Boosting body confidence one chest at a time

General health Heart health Lung health
Chest Brace

Chest deformities are a relatively rare problem for teenagers but can greatly affect their self-esteem and might lead to difficulties in the functioning of their heart and lungs. Fortunately, minimally invasive techniques are available at our hospitals that can safely return chests to a normal shape.

Knocking body confidence

The two most common chest deformities are called pectus excavatum (‘funnel chest’) and pectus carinatum (‘pigeon chest’). They occur when the breastbone – which runs down the centre of the chest – sinks in (funnel chest) or protrudes out (pigeon chest) of the chest.

Different chest types

It is not known exactly how these conditions occur, but it is thought to be due to the cartilage (the smooth, flexible tissue in between bones) of the ribcage overgrowing. These conditions may not be obvious in childhood and present themselves mostly during the growth spurts of adolescence.

They occur more often in boys than girls and are relatively rare disorders affecting about 1 in every 1,000 children for funnel chest and 1 in every 1,500 for pigeon chest. As these conditions appear to run in families, there may be a genetic link.

As the ribcage is more rigid than normal for both conditions, they can result in difficulty breathing, chest pain and an irregular heartbeat – particularly on physical exertion. However, the main impact is psychological.

Due to the chest’s appearance, the conditions can cause significant embarrassment for children, resulting in low self-esteem and clinical depression. They often exclude themselves from social and sporting activities, particularly those that require them to expose their chests such as swimming.

Correcting deformities with minimally invasive techniques

Past procedures to correct chest deformities were very invasive and involved surgically removing the deformed cartilage around the breastbone and fixing it into a normal position using metal and mesh supports. Fortunately, less invasive techniques are now available.

Pigeon chest can be treated with a chest brace which applies pressure to the front and back of the ribs to gradually move the breastbone back to where it should be. The patient wears the brace for anything between a couple of months up to few years depending on a few variables and the severity of the deformity; ideally the brace should be worn as many hours a day as possible, but it could be removed for showering or sporting activities.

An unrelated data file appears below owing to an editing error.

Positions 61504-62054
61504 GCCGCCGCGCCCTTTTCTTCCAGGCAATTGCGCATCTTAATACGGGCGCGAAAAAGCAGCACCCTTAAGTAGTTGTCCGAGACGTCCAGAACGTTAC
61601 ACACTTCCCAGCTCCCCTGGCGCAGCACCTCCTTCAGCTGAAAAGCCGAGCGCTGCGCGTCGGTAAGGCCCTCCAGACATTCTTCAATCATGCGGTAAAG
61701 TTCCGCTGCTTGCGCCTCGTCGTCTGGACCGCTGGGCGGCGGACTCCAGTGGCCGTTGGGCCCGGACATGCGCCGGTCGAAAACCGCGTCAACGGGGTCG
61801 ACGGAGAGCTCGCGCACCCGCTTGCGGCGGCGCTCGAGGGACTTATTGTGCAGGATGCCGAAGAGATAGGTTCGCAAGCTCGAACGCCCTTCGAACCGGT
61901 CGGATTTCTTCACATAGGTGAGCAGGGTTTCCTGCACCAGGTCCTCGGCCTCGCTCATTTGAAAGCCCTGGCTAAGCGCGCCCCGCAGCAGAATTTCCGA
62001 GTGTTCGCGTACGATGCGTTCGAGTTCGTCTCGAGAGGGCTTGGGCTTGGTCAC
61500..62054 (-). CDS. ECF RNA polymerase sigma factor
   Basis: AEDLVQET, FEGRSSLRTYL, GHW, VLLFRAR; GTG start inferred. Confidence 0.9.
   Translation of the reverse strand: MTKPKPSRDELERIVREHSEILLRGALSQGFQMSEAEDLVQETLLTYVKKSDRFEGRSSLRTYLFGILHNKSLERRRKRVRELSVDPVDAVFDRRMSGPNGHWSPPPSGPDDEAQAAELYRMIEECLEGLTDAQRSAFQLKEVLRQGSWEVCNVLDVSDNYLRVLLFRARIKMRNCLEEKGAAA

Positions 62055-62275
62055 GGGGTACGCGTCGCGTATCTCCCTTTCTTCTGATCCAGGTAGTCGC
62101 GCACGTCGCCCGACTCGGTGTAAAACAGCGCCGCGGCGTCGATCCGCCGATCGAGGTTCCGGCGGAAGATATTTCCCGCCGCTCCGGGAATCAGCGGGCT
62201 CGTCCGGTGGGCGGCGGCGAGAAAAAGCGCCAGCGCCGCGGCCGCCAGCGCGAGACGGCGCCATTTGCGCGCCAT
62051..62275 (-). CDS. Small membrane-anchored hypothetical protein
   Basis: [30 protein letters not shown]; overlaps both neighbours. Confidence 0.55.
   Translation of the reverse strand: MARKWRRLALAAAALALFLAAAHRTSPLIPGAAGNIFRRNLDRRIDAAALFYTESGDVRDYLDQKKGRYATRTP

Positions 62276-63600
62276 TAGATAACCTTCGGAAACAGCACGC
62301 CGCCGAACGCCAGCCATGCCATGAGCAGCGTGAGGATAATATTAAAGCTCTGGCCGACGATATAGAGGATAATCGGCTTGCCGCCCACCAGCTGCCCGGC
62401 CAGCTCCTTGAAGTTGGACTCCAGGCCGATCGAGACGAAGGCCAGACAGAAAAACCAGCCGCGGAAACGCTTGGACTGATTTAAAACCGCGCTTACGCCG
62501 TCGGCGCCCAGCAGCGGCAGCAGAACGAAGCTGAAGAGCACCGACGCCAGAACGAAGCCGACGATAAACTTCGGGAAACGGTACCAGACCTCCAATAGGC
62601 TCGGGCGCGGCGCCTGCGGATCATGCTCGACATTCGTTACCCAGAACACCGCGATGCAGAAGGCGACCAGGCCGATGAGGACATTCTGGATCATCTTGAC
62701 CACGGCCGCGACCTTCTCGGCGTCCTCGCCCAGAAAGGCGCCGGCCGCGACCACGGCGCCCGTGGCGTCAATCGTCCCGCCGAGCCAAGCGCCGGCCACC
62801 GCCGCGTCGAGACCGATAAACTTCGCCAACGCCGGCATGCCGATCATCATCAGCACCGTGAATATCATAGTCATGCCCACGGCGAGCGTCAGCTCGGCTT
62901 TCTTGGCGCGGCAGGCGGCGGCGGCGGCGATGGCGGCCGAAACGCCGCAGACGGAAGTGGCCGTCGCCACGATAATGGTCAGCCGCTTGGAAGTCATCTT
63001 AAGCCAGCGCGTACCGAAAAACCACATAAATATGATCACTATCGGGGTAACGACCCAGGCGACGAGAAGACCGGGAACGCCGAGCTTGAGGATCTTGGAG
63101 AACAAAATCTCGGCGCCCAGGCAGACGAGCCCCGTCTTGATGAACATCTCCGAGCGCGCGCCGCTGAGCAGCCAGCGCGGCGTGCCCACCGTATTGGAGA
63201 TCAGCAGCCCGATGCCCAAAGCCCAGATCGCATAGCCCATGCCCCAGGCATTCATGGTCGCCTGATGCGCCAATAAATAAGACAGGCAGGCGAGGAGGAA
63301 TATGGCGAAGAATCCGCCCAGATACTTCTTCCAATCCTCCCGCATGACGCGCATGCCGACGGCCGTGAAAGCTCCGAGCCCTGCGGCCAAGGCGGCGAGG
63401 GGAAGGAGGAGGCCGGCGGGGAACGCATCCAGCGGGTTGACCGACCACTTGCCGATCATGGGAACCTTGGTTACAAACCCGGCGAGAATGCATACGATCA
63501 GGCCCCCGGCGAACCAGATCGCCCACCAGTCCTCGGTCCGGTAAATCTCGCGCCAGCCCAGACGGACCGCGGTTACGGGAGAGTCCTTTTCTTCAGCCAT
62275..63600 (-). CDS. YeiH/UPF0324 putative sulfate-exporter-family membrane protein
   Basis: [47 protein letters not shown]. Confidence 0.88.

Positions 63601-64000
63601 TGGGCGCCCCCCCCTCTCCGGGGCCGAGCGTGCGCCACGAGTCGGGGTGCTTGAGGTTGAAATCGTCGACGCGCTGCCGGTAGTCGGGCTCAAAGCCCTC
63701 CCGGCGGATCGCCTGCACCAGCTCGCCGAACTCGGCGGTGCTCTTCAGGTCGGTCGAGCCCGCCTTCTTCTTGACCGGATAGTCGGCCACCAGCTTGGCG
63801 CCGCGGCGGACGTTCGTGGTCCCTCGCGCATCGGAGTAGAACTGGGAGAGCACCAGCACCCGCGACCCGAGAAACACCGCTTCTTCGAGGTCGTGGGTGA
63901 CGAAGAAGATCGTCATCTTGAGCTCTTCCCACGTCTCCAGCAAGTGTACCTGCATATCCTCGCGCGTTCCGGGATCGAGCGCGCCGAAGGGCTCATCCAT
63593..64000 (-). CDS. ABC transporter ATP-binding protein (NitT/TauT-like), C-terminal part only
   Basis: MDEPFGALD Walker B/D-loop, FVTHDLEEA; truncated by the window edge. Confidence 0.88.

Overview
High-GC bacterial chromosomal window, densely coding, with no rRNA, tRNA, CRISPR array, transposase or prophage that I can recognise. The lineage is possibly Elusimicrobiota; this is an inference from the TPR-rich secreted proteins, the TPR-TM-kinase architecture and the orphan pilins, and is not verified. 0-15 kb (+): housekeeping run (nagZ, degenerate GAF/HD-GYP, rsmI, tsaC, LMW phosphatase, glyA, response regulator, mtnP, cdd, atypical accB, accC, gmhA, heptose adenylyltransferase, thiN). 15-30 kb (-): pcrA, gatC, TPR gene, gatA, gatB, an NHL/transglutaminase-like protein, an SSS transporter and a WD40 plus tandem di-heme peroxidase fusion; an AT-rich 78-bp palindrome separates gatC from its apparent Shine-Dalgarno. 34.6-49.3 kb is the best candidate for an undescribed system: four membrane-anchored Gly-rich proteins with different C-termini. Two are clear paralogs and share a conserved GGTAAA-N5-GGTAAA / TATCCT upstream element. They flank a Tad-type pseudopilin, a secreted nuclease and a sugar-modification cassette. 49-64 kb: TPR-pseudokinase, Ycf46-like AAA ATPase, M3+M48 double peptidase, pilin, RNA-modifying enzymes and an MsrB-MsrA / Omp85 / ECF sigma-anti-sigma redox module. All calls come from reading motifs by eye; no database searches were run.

Funnel chest can be treated with the minimally invasive Nuss surgical procedure. Small incisions are made either side of the chest and one to three curved metal bars are placed behind the breastbone to push it into a normal position. The bars are kept in place for one to three years before removing – after which time the ribs stay in their new shape.

Nuss procedure

“Although these procedures can be performed at any age, the best results are achieved in patients at the start of puberty up to 16 years of age, whilst the bones are not yet fully set,” explains Mr Nizar Asadi, consultant thoracic surgeon at RB&HH Specialist Care.

“The Nuss procedure is very quick, taking around 45 minutes, and the patient can leave hospital within two to three days. Due to the positioning of the bars, the patient will need to reduce their physical activities until they are removed and there is pain experienced to start. However, we have an excellent pain management team to support them and the visual results are pretty instant.”  

Helping a young man be more active

At the age of 22, Andrew had been living with pectus excavatum for years. He led a very active lifestyle growing up, earning a black belt in martial arts, as well as regularly cycling and rowing. However, he always felt his chest was limiting his sporting abilities.

He explains:

“It wasn’t so much the cosmetic side that bothered me, but I feared that if someone hit me particularly hard in the chest with my ribs that close to my heart, it might do some serious damage. Also, with the shape of my chest, my lungs didn’t have anywhere to go – it felt quite uncomfortable every time I exerted myself. So, I felt I had to do something about it.”

Mr Asadi says:

“We performed the surgery on Andrew over a year ago and were very pleased with his results. However, as he hasn’t been able to take part in the sporting activities he loves, he is understandably very keen to have the bars removed – which we intend to do very soon.

“Andrew received the surgery through the NHS, but unfortunately it is no longer funded due to being considered cosmetic in nature. However, we know these conditions can cause considerable distress to those affected and encourage GPs to refer patients who would like to explore these treatments privately to help improve their body confidence.”